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Work of the Week: Paul Gauguin’s ‘Clovis Sleeping’

Work of the Week is excerpted from The Back Room, our lively recap funneling only the week’s must-know art industry intel into a nimble read you’ll actually enjoy. Artnet News Pro members get exclusive access—subscribe now to receive this in your inbox every Friday.

Last October, Paul Gauguin’s Clovis Sleeping went unsold at Christie’s London, where it had been estimated to fetch between £3 million and £5 million ($3.8 million and $6.3 million) in a single-owner sale of works from the collection of Sam Josefowitz. Afterwards, the Van Gogh Museum saw its chance to scoop up the painting for its collection.

The museum purchased Gauguin’s 1848 painting recently for £2.95 million ($3.7 million) in a private sale with the auction house. The Amsterdam institution already boasts several pieces from the late Josefowitz’s esteemed holdings, including a painting and wood relief by Georges Lacombe and a large group of prints by Camille Pissarro.

A museum representative said that, because of the care with which the museum prepares every potential purchase, “it is very rarely possible to compete at auctions, especially when, as in this case, a substantial amount is involved.” Further, because the work was not acquired at auction, the museum did not have to pay the related buyer’s premium of 21 percent of the hammer price. The painting goes on display this week in the Van Gogh Museum’s permanent collection for three months, and then will travel to Houston for an exhibition.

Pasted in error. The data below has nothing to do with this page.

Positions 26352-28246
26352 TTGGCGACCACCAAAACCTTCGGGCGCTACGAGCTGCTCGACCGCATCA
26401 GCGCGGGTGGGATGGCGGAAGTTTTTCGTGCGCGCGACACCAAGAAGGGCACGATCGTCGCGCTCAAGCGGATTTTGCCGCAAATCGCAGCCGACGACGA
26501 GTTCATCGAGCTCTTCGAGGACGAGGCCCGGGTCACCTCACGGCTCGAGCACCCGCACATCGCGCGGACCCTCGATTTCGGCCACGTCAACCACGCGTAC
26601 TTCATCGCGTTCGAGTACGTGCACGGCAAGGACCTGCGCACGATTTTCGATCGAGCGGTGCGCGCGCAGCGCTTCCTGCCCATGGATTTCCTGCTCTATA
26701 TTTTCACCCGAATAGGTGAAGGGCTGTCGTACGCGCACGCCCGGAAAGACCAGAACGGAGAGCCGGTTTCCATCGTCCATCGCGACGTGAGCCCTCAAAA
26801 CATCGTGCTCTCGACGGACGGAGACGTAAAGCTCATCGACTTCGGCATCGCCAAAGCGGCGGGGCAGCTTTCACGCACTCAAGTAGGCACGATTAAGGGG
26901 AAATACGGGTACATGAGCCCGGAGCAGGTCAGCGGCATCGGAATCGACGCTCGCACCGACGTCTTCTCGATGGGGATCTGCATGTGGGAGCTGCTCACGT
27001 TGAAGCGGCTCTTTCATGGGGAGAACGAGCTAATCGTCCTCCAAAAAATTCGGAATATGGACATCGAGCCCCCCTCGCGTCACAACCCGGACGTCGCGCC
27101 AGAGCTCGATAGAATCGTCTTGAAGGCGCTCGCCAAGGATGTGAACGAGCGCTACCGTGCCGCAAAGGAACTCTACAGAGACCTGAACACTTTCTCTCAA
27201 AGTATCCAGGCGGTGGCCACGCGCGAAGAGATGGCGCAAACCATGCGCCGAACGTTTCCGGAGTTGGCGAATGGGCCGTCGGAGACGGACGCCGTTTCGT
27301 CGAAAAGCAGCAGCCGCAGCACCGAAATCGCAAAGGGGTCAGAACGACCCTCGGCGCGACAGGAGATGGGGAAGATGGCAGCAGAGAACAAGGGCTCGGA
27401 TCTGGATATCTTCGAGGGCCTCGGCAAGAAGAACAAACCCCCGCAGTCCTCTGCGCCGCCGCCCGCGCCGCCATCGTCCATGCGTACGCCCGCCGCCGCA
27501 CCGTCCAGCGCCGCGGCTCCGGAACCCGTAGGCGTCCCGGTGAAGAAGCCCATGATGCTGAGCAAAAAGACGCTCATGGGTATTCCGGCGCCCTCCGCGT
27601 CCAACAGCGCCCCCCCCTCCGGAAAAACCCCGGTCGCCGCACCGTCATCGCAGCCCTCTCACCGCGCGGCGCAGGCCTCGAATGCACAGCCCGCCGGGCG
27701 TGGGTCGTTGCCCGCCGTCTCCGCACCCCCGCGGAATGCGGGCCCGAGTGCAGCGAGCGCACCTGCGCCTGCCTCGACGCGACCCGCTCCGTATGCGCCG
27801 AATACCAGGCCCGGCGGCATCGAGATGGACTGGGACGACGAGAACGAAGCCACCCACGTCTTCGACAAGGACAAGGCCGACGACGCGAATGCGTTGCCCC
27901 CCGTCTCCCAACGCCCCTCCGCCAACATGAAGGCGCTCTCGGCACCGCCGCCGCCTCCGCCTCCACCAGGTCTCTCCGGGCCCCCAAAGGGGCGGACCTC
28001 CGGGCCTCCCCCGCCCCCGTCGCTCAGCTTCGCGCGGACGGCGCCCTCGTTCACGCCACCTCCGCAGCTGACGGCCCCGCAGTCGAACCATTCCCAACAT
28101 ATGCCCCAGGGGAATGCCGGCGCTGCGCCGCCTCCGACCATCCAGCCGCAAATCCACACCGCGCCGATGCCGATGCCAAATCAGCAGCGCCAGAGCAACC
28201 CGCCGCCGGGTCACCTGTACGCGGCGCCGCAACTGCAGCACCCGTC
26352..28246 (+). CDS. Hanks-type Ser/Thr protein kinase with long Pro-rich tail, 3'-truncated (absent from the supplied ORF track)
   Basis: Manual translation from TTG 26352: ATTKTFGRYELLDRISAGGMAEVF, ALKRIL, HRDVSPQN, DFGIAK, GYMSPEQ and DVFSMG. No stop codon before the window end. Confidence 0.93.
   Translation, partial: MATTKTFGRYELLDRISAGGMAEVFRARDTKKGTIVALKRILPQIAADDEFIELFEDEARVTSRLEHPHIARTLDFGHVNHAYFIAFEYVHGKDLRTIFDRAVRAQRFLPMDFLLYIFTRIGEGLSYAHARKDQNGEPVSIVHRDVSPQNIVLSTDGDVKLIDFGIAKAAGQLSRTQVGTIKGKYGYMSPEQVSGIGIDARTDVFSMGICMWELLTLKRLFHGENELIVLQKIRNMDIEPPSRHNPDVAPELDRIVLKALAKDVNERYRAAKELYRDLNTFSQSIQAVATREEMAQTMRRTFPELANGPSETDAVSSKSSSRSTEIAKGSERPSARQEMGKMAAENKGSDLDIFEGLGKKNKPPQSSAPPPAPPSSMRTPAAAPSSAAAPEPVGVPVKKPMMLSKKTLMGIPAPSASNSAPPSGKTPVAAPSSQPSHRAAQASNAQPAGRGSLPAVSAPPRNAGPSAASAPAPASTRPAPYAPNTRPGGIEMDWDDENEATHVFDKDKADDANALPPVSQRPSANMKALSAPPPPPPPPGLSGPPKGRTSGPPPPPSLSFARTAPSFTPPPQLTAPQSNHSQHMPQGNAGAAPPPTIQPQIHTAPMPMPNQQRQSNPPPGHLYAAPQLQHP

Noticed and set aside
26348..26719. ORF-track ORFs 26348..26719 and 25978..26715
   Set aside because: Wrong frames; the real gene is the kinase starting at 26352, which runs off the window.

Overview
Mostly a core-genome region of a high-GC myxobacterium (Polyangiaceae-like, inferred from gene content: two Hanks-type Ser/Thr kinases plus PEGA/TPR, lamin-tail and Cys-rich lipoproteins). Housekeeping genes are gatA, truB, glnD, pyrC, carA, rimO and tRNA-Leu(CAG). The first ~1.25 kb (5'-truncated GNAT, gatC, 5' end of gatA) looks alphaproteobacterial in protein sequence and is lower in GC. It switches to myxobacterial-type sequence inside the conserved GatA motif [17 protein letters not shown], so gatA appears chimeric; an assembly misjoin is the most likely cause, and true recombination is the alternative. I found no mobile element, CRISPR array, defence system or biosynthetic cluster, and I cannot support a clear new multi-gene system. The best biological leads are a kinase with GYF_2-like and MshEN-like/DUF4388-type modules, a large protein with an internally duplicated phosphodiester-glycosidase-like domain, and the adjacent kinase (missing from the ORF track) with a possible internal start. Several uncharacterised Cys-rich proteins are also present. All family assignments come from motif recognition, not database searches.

Work of the Week: Paul Gauguin’s ‘Clovis Sleeping’

Paul Gauguin, Maternité II (1899). Courtesy of Christie’s Images, Ltd.

Josefowitz originally acquired it from a private collector in April 1984. Though the price he paid is not known, the private collector he purchased it from had paid CHF255,000 (around $640,000, adjusted for inflation) for it two years earlier. According to the Artnet Price Database, Gauguin’s auction record was reset in 2022 when Maternité II sold for $105.7 million at Christie’s as part of the Paul G. Allen collection.

The painting, depicting Gauguin’s son, is considered a key work in the painter’s oeuvre as he combined Impressionist techniques and use of color with a deeper layer of symbolic meaning.

When Gauguin met Vincent van Gogh in Paris at the end of 1887, the former had become a prominent Symbolist artist. The two painters developed a close but complex friendship. In October 1888, Gauguin went to live with Van Gogh in the so-called yellow house in Arles.

Though they worked closely together, they had very different ideas about art. Gauguin worked from his imagination, while Van Gogh painted what he observed. “Tensions quickly mounted. Following a major clash, after which Van Gogh cut off his ear, the artist friends parted ways and never saw each other again in person,” according to the museum.

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